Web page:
A Florida crown conch population explosion devastates the oyster populations in Southern St. Johns County. The conchs eat oysters and clams and can destroy entire reefs. In particular, the data collected by graduate student, Hanna Garland, reveals the crown conch racing through oyster beds, especially near Matanzas Inlet. She was looking to find whether the animals were eating oysters that were killed off by something else or if they were directly responsible for the damage. Results proved that it was solely the conchs, without a doubt.
FSUCML in the News
FSUCML faculty Christopher Koenig and Felicia Coleman's research, which synthesized data from over 30,000 surveys to map goliath density across space and time, shows that the recovery of the species is concentrated off the southwest coast of Florida. This research as well as Koenig and Coleman's new investigation will provide more insight into the impact and successes of the 1990 goliath grouper fishing ban.
As the critically-endangered goliath grouper become more visible in Southwest Florida waters, fishermen are increasingly asking for the right to fish them again. Regulators, however, say science has not shown that the species can handle the fishing pressure. Data on the fish is weak; both their current and historical populations in the region are unknown. The extent of the population increase as well as the viability of a limited goliath fishery is currently under investigation by FSUCML faculty, Christopher Koenig and Felicia Coleman, in a new three year study.
For two years NOAA and FSU have teamed up on a sawfish abundance study that is slowly piecing together the mysterious lives of the first marine fish placed on the federal endangered species list. Among the researchers is FSUCML's grad student Lisa Hollensead, who uses the radio signals from tags placed on the sawfish to find and follow them around by kayak to learn more details about their habits in real time.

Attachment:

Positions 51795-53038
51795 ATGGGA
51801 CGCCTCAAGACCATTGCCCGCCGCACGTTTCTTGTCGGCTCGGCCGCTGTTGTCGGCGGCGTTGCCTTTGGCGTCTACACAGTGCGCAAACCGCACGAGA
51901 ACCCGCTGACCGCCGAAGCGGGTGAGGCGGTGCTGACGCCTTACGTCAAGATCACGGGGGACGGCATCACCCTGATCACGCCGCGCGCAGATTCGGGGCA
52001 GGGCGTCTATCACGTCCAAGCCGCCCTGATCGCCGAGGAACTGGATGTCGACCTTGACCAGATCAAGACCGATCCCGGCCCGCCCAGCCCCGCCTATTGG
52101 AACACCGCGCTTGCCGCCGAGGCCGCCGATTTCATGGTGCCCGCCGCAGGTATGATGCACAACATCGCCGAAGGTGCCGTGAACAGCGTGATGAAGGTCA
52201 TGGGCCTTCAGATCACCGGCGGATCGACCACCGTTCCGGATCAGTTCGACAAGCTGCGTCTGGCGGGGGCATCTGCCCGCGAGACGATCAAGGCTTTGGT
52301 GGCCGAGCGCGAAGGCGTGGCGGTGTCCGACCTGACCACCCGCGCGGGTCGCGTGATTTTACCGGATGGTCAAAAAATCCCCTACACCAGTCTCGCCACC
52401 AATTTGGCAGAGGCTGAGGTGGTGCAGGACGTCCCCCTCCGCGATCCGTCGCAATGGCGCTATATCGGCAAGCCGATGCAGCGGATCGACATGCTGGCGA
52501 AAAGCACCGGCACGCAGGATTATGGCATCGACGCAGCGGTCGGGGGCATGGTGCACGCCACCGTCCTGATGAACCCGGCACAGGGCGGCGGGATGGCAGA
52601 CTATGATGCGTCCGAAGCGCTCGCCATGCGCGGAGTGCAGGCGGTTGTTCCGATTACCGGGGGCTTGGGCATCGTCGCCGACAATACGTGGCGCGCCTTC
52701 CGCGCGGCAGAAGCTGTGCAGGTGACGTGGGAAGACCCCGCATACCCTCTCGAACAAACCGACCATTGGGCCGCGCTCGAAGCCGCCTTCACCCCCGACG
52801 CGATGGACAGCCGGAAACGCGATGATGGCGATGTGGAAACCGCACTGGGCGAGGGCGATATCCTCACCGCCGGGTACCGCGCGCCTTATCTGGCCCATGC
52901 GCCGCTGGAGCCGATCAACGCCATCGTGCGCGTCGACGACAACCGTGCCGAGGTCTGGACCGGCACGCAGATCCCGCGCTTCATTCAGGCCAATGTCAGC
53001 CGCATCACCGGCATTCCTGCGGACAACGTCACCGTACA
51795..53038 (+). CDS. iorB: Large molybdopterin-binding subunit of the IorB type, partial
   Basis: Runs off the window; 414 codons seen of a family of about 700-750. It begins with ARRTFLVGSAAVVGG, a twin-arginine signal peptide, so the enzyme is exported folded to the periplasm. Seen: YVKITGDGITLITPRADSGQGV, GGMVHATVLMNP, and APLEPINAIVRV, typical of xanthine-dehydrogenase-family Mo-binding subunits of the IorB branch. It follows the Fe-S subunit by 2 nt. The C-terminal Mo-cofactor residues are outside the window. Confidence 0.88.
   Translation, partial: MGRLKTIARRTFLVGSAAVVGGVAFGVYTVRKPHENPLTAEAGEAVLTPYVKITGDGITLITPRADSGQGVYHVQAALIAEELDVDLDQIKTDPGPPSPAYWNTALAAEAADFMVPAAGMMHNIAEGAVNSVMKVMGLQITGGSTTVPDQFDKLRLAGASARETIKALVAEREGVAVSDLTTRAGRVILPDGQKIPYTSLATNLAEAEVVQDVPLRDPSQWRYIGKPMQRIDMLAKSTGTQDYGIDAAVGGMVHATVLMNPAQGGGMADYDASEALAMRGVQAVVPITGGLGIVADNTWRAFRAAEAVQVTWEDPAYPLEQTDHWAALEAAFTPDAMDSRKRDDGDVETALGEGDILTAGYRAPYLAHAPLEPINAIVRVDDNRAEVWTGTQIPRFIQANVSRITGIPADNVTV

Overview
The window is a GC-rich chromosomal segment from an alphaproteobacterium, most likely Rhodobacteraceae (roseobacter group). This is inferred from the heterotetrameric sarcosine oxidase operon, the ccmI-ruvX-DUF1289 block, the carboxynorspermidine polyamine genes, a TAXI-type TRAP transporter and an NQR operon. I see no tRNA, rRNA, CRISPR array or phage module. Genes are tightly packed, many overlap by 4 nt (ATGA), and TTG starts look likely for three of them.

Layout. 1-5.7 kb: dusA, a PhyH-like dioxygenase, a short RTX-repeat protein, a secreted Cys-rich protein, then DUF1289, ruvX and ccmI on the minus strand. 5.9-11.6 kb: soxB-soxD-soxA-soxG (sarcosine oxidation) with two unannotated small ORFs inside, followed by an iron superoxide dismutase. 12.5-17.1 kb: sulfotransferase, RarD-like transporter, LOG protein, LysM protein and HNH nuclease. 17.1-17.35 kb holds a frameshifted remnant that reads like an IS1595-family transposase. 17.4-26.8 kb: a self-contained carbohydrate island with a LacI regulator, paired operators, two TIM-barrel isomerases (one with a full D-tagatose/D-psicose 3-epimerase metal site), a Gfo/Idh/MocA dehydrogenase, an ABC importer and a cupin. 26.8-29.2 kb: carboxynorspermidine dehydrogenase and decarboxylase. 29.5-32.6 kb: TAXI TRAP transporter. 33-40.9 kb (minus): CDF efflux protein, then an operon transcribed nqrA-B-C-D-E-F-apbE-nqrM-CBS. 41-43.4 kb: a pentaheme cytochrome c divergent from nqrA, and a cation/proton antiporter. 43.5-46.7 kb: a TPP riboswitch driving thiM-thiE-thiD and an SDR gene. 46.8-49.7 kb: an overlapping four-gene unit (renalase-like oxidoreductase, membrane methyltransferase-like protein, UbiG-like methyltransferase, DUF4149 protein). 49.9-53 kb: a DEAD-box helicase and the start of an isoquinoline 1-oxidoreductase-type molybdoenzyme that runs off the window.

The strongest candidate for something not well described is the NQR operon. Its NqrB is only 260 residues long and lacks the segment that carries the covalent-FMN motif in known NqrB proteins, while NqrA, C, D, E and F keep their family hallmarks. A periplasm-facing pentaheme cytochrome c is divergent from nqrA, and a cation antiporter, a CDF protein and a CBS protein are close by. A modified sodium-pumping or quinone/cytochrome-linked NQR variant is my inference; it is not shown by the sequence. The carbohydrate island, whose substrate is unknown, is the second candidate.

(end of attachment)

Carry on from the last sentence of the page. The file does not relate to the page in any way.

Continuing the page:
Our faculty, Drs. Randall Hughes and David Kimbro often post updates on their ongoing research to this WFSU blog that is dedicated to examining both the Science and Culture on Florida's "Forgotten Coast".
The article is on Drs. Felicia Coleman and Christopher Koenig (FSUCML) and Dr. Christopher Stallings (a former FSUCML postdoc and current USF professor) research examining the effects of the Gulf oil disaster on shallow water coral- and sponge-dominated reefs.
FSUCML scientist, Dr. Dean Grubbs and other researchers are examining deepwater sharks for evidence of hydrocarbons, which would show contamination from the oil spill throughout the deepwater food chain.
Dr. David Kimbro and Randall Hughes (FSUCML), along with scientists from Georgia, North Carolina and Maine, are studying the health and future of the natural oyster reefs in 12 estuaries spanning 1,000 miles of Atlantic and Gulf of Mexico shoreline.
Three ecologists, including the director of the FSUCML, Dr. Felicia Coleman, discuss the potential impact of the oil spill, roughly two weeks after the explosion of Deepwater Horizon oil rig which precipitated the disaster.